+ # The map phase
+ for doc in icollection.find(query):
+ mapf(doc)
- # Pull in documents from the output collection for
- # output type='reduce'
- for doc in ocollection.find({'_id': {'$in': map_results.keys() } }):
- map_results[doc['_id']].append(doc['value'])
+ # Pull in documents from the output collection for
+ # output type='reduce'
+ for doc in ocollection.find({'_id': {'$in': map_results.keys() } }):
+ map_results[doc['_id']].append(doc['value'])
- # The reduce phase
- for key, values in map_results.items():
- reduce_results[key] = reducef(key, values)
+ # The reduce phase
+ for key, values in map_results.items():
+ reduce_results[key] = reducef(key, values)
- # Finalize and save the results back
- for key, value in reduce_results.items():
- final_value = finalizef(key, value)
- ocollection.save({'_id': key, 'value': final_value})
+ # Finalize and save the results back
+ for key, value in reduce_results.items():
+ final_value = finalizef(key, value)
+ ocollection.save({'_id': key, 'value': final_value})
-The embarrassingly parallel part of the map/reduce algorithm lies in the
-fact that each invocation of mapf, reducef, and finalizef are
-independent of each other and can, in fact, be distributed to different
-servers. In the case of MongoDB, this parallelism can be achieved by
-using sharding on the collection on which we are performing map/reduce.
+ The embarrassingly parallel part of the map/reduce algorithm lies in the
+ fact that each invocation of mapf, reducef, and finalizef are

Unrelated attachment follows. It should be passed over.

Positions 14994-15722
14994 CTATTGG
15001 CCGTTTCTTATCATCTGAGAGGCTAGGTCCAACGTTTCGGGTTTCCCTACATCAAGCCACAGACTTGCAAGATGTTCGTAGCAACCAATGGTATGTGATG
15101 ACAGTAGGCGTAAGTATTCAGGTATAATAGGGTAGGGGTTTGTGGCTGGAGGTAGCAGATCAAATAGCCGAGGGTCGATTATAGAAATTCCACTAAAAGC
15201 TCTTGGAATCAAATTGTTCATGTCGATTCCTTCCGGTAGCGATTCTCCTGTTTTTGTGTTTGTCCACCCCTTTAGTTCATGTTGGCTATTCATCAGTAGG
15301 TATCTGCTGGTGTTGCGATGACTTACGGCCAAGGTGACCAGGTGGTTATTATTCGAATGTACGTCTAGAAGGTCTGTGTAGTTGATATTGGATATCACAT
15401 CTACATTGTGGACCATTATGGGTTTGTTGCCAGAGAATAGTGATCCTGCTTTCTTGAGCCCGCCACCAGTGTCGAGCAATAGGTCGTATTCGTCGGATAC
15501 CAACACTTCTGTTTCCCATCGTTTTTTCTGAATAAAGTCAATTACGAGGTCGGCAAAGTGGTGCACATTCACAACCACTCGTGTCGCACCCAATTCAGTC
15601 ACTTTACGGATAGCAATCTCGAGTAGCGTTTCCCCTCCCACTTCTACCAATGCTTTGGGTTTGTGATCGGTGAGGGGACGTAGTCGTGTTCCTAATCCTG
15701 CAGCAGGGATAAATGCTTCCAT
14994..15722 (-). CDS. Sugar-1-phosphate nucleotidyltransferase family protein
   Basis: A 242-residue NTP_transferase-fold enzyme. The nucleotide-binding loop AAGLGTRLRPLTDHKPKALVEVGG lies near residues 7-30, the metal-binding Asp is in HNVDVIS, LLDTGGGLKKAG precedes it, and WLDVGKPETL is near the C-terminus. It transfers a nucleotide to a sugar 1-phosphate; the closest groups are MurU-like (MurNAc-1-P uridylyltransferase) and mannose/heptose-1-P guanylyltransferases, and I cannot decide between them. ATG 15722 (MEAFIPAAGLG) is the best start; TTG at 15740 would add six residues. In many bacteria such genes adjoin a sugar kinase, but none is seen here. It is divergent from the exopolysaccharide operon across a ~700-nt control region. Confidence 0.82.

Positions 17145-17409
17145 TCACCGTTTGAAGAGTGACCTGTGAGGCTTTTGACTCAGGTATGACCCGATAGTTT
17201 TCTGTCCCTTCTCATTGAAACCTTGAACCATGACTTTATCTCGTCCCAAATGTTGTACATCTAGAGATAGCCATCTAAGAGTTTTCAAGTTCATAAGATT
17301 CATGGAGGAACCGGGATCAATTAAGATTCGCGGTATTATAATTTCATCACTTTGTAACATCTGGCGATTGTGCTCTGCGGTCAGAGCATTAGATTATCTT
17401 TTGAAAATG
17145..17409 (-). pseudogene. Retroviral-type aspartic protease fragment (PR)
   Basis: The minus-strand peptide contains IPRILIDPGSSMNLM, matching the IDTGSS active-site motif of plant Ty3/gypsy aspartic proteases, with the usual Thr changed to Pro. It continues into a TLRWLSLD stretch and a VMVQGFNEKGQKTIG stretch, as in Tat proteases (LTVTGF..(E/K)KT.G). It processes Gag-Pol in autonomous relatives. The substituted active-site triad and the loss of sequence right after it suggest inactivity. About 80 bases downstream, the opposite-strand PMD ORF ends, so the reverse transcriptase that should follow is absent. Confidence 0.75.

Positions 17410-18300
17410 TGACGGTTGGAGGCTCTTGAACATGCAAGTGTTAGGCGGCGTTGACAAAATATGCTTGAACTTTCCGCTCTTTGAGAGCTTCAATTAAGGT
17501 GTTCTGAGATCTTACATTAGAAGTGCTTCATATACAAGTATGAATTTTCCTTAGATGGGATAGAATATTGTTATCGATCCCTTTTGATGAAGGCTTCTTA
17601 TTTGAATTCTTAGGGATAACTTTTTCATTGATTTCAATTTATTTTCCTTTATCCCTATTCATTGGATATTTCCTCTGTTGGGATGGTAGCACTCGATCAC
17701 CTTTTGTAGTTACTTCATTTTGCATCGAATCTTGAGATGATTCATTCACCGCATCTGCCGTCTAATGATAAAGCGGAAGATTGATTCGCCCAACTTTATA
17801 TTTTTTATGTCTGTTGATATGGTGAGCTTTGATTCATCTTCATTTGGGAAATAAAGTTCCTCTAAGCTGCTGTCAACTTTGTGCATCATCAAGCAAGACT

+ independent of each other and can, in fact, be distributed to different
+ servers. In the case of MongoDB, this parallelism can be achieved by
+ using sharding on the collection on which we are performing map/reduce.
-Schema design
--------------
+Schema Design
+=============
When designing the schema for event storage, we need to keep in mind the
necessity to differentiate between events which have been included in
@@ -92,9 +92,9 @@ our event logging process as it has to fetch event keys one-by one.
If we are able to batch up our inserts into the event table, we can
still use an auto-increment primary key by using the find\_and\_modify
-command to generate our \_id values:
+command to generate our ``_id`` values:
-::
+.. code-block:: python
>>> obj = db.my_sequence.find_and_modify(
... query={'_id':0},
@@ -110,7 +110,7 @@ we'll assume that we are calculating average session length for
logged-in users on a website. Our event format will thus be the
following:
-::
+.. code-block:: javascript
{
"userid": "rick",
@@ -124,7 +124,7 @@ the number of sessions to enable us to incrementally recompute the
average session times. Each of our aggregate documents, then, looks like